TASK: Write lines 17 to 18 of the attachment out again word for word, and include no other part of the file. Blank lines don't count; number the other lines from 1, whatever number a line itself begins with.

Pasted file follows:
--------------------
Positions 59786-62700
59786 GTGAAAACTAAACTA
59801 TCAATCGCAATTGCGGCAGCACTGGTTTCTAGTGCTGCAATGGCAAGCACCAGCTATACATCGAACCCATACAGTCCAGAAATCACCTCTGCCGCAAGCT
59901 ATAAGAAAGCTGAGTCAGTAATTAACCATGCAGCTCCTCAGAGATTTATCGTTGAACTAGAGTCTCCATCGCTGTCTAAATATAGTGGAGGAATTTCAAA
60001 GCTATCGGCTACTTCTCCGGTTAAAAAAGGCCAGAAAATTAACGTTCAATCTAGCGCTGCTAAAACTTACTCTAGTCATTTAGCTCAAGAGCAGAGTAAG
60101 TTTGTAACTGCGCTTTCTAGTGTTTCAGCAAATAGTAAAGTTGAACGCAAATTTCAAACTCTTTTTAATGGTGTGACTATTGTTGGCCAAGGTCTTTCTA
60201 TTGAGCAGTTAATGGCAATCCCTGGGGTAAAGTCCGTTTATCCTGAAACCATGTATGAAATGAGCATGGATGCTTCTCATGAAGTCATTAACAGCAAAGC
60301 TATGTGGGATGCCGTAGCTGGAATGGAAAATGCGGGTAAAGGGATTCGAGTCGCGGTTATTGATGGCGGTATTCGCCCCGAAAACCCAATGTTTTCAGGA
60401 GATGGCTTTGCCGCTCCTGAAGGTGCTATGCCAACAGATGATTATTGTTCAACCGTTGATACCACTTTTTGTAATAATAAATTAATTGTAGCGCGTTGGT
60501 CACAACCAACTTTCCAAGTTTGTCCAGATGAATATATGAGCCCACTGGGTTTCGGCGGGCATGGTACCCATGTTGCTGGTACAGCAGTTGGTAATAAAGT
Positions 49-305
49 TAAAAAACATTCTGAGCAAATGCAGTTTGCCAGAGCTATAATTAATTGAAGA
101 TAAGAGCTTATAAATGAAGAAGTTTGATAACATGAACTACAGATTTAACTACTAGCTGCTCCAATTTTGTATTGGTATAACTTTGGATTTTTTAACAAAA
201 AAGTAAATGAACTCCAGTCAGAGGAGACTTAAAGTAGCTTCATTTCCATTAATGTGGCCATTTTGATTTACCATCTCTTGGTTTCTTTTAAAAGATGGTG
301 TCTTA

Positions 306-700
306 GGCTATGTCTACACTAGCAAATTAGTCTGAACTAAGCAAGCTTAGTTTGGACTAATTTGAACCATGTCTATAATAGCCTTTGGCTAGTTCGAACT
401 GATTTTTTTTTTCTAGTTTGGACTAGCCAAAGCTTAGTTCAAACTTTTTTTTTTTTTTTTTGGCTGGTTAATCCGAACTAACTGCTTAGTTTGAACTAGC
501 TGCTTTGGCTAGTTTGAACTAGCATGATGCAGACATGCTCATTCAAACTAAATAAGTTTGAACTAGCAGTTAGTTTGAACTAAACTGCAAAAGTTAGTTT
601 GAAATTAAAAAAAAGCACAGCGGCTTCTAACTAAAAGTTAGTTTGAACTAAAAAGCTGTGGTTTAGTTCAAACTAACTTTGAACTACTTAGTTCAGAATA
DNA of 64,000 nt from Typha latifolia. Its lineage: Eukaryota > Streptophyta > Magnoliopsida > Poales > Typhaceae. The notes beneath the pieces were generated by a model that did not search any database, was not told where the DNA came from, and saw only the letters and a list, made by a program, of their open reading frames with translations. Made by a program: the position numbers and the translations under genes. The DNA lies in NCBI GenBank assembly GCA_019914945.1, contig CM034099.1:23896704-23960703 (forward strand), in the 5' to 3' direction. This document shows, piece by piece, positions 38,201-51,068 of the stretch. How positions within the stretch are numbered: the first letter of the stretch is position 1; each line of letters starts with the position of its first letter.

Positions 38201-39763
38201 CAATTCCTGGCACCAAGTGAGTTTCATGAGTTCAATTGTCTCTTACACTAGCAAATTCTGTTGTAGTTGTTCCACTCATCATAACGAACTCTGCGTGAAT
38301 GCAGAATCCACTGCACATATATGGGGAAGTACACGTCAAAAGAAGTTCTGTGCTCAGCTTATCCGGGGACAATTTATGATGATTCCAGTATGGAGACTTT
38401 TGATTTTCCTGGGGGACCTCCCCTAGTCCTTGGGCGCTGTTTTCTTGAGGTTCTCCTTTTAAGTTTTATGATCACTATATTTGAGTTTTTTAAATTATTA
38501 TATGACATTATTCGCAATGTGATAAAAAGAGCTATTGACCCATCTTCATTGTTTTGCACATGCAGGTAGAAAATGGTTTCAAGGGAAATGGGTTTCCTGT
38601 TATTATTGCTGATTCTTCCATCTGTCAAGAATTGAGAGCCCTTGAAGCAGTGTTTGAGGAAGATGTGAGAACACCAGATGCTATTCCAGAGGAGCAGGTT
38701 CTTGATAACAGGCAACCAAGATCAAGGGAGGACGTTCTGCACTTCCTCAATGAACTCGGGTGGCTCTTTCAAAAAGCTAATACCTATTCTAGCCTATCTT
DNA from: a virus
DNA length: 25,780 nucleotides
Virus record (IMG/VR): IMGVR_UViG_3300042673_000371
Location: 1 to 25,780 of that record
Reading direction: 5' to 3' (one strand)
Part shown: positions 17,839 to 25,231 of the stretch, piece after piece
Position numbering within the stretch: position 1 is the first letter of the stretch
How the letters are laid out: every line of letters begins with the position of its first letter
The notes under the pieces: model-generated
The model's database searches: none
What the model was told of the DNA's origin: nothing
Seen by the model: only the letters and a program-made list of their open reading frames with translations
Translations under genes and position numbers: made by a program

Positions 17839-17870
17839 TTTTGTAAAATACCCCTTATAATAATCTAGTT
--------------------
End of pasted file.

306 GGCTATGTCTACACTAGCAAATTAGTCTGAACTAAGCAAGCTTAGTTTGGACTAATTTGAACCATGTCTATAATAGCCTTTGGCTAGTTCGAACT
401 GATTTTTTTTTTCTAGTTTGGACTAGCCAAAGCTTAGTTCAAACTTTTTTTTTTTTTTTTTGGCTGGTTAATCCGAACTAACTGCTTAGTTTGAACTAGC